• And finally – it was recognized as authoritative within the early church and found circulation among them.

Secondly, this misleading depiction reduces the primacy placed upon the Scripture’s prominence within the early church. It is not as if the apostles gathered the church so they could sing sweet songs of nothing into their ears; the foundation of the church was set upon faithful proclamation of the revelation of God. The apostle John wrote his gospel with the express purpose of the reader’s belief (John 20:31; 1 John 5:13); Luke wrote to Theophilus so that he would know the exact truth of what the “…eyewitnesses and servants of the Word…” handed down to the church (Luke 1:1-4; Acts 1:1-2). If one looks elsewhere within the New Testament, several other purpose statements arise as the biblical authors seeks to address the given needs of the church community.

While it is true that many would not own personal copies of Scripture in this time, a historical study would also reveal that churches didn’t meet just once a week. The Didache, in accordance with Acts 2:46-47, even shows they often met on a daily basis – sometimes multiple times in a day. It would be conjecture to deduce every meeting was always accompanied by oratory proclamation of the Scriptures, it nonetheless serves to demonstrate the point. During the Reformation, the Great Awakening, and in the lives of other notable preachers in recent history (i.e. Charles Spurgeon), sermons were also heard multiple times a week, if not daily in some cases.

Yet all of this, thus far, is secondary evidence at best. The ultimate question, though not surprisingly missing from Brian Jones’ post, is what do the Scriptures teach on the matter?

Resoundingly, the Biblical case is clear that there was an emphasis on regular, studious application of the text being well-pleasing to God. The things revealed by God belong to us and our children forever, so that we may observe it (Deut. 29:29). Christ revealed that the Scriptures testify of Himself, from Genesis to Revelation (John 5:39; Luke 24:25-27). The Bereans were considered noble-minded for their diligent study of the Scriptures in seeking to approve the Apostle Paul’s message (Acts 17:11). Even Solomon gives us the simple principle that it is the glory of kings to search out a matter (Pro. 25:2). Why? Because the depth of the riches of God’s wisdom and knowledge are unsurpassable and lead to praise (Psalm 119; Romans 11:33-36). Those pesky psalmists in Psalm 119 surely placed a ridiculous emphasis on the Scriptures…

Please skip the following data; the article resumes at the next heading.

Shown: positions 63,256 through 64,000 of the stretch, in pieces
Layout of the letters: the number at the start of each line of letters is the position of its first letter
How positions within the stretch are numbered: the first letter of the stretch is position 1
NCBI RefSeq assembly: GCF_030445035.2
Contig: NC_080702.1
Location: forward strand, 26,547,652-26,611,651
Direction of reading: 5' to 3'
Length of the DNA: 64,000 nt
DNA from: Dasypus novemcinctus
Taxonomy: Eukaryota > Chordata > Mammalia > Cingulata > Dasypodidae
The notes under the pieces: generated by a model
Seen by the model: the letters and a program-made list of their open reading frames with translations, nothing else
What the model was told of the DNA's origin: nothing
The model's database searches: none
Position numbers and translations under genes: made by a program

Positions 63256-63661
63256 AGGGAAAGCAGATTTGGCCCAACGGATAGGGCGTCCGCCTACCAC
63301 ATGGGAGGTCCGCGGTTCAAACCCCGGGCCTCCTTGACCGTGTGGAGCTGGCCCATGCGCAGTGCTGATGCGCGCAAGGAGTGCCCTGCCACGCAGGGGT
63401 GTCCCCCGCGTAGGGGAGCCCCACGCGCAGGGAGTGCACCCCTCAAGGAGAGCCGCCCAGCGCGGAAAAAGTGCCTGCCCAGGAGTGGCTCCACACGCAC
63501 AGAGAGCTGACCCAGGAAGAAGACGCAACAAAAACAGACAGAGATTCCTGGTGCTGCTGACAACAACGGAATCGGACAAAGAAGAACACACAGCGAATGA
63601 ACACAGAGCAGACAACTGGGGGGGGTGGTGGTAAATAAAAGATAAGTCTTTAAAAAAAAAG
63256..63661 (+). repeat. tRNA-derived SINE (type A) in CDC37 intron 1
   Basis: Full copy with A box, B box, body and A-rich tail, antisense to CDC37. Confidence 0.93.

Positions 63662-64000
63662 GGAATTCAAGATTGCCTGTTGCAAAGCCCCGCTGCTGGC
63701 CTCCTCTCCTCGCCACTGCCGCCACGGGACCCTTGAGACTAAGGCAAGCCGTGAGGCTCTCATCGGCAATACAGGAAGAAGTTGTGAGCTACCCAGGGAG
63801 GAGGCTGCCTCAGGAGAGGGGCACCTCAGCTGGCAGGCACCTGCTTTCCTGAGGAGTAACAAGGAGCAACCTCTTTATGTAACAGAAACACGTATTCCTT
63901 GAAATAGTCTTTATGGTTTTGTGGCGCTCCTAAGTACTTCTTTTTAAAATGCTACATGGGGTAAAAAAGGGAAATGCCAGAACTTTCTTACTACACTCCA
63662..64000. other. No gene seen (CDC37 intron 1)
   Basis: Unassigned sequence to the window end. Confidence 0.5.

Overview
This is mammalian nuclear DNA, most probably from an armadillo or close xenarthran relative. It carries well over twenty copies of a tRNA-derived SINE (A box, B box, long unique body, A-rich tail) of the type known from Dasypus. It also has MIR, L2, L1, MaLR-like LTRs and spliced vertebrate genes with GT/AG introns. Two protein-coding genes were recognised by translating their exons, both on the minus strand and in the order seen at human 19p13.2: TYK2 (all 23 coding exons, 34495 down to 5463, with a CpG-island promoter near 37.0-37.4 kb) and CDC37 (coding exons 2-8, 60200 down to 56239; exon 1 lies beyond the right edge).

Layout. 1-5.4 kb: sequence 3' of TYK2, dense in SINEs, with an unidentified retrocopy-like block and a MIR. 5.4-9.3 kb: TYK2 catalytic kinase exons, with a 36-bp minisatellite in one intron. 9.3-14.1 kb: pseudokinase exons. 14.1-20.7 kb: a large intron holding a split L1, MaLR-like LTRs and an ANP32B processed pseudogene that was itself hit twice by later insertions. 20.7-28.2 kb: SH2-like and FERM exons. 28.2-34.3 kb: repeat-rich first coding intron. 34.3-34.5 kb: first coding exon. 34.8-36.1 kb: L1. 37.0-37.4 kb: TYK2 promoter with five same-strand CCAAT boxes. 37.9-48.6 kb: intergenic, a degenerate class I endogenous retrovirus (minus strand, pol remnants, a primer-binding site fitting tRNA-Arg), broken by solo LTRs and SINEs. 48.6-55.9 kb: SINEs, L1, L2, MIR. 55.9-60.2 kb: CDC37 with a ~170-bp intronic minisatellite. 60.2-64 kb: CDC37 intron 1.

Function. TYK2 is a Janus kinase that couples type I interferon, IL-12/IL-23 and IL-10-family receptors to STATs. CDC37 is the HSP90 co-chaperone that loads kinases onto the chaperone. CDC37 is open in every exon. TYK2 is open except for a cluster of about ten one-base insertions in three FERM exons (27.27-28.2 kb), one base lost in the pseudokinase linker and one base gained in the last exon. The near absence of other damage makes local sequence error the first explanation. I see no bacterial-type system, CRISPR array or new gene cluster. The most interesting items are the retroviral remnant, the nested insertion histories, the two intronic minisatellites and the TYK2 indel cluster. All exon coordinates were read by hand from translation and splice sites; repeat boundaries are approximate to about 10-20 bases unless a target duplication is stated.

The reality painted time and again within the Scriptures, the early church, and the historic church – is what Jones would likely classify as a ridiculous emphasis on the Scriptures, yet it actually had the reverse outcome of what he suggests. The early ecumenical councils safeguarded the church from heretical teachings; the Patristics gave a wealth of resources for us to read today. The Medieval Period produced some of the most influential philosophers and biblical thinkers; say what you will about Aquinas – but his nickname did not indicate stupidity.

The Reformers produced a wealth of biblical commentary and brought the gospel out of the trenches of the Roman Catholic Church. The Puritans surely expressed a breathtaking amount of emotional and theological depth. The modern age has also played host to some incredibly brilliant and devoted, studious men and women, contributing to the church’s depth.

Guess what has been central to them all? The Word of God; both the Incarnate Word and the Word as revealed in the Scriptures.

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  • Amen. The problem is that people don’t read the Bible enough, not that they read it too much.

    • DuckyShades

      Probably too busy reading Sinner in the Hands of an Angry God…

    • James

      So how do you feel about the grandson of the man’s sermon you use for your name, shooting Alexander Hamilton? Also he was kicked put of his church by his family. Why do you think that was?

  • And how else will we have a relationship with Jesus apart from his word—the scriptures? My sheep hear my voice and they follow me. His voice is in the word.

    • You have not read the bible correctly because Jesus covers this in detail and never once mentions a book or the writings of men that follow him. If your relationship is with the scriptures not only have you missed what Jesus taught but you are following a false god in the form of a book. The bible is not the Word, never has been. That is a doctrine from the 10th century used to control the laity.

      • A false dichotomy there. You can't separate a man and his words. Jesus is God's final revelation to us. Just as the Father sent him, he also sent out apostles with the Father's word. The Apostles wrote what they were sent out with. What they wrote is the doctrine they learnt from Christ. The Bible is all of God's revelation to us. We don't worship a book. We worship God who has condescended to communicate to us in human language through his written word